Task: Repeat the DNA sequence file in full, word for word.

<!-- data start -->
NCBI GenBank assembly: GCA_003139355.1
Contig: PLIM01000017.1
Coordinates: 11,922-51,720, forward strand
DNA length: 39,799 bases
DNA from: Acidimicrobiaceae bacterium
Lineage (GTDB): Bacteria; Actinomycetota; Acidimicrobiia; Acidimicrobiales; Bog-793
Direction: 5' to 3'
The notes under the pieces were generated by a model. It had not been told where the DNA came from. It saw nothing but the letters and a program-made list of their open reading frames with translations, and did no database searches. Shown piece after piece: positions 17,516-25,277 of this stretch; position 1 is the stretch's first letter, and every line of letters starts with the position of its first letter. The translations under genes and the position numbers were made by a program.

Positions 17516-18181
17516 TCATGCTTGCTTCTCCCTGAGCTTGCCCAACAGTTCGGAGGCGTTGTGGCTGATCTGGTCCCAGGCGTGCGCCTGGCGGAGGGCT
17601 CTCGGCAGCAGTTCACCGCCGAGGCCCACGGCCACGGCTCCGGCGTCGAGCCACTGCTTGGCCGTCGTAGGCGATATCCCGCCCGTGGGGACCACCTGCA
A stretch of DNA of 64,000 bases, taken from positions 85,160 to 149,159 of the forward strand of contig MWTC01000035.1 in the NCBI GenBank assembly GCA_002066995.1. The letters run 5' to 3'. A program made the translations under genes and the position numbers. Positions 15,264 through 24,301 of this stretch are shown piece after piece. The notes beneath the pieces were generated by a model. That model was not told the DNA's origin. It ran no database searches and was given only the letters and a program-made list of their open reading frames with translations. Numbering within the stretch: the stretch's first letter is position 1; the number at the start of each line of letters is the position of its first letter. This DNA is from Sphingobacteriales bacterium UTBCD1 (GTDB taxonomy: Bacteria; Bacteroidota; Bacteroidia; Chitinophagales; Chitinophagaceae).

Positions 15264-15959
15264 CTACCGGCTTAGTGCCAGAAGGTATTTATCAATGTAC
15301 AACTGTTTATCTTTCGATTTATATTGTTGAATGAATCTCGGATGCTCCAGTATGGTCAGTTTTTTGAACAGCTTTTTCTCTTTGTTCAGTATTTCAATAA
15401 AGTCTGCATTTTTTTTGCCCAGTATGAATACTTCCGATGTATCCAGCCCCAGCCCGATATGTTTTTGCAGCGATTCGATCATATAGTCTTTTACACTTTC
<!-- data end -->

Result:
NCBI GenBank assembly: GCA_003139355.1
Contig: PLIM01000017.1
Coordinates: 11,922-51,720, forward strand
DNA length: 39,799 bases
DNA from: Acidimicrobiaceae bacterium
Lineage (GTDB): Bacteria; Actinomycetota; Acidimicrobiia; Acidimicrobiales; Bog-793
Direction: 5' to 3'
The notes under the pieces were generated by a model. It had not been told where the DNA came from. It saw nothing but the letters and a program-made list of their open reading frames with translations, and did no database searches. Shown piece after piece: positions 17,516-25,277 of this stretch; position 1 is the stretch's first letter, and every line of letters starts with the position of its first letter. The translations under genes and the position numbers were made by a program.

Positions 17516-18181
17516 TCATGCTTGCTTCTCCCTGAGCTTGCCCAACAGTTCGGAGGCGTTGTGGCTGATCTGGTCCCAGGCGTGCGCCTGGCGGAGGGCT
17601 CTCGGCAGCAGTTCACCGCCGAGGCCCACGGCCACGGCTCCGGCGTCGAGCCACTGCTTGGCCGTCGTAGGCGATATCCCGCCCGTGGGGACCACCTGCA
A stretch of DNA of 64,000 bases, taken from positions 85,160 to 149,159 of the forward strand of contig MWTC01000035.1 in the NCBI GenBank assembly GCA_002066995.1. The letters run 5' to 3'. A program made the translations under genes and the position numbers. Positions 15,264 through 24,301 of this stretch are shown piece after piece. The notes beneath the pieces were generated by a model. That model was not told the DNA's origin. It ran no database searches and was given only the letters and a program-made list of their open reading frames with translations. Numbering within the stretch: the stretch's first letter is position 1; the number at the start of each line of letters is the position of its first letter. This DNA is from Sphingobacteriales bacterium UTBCD1 (GTDB taxonomy: Bacteria; Bacteroidota; Bacteroidia; Chitinophagales; Chitinophagaceae).

Positions 15264-15959
15264 CTACCGGCTTAGTGCCAGAAGGTATTTATCAATGTAC
15301 AACTGTTTATCTTTCGATTTATATTGTTGAATGAATCTCGGATGCTCCAGTATGGTCAGTTTTTTGAACAGCTTTTTCTCTTTGTTCAGTATTTCAATAA
15401 AGTCTGCATTTTTTTTGCCCAGTATGAATACTTCCGATGTATCCAGCCCCAGCCCGATATGTTTTTGCAGCGATTCGATCATATAGTCTTTTACACTTTC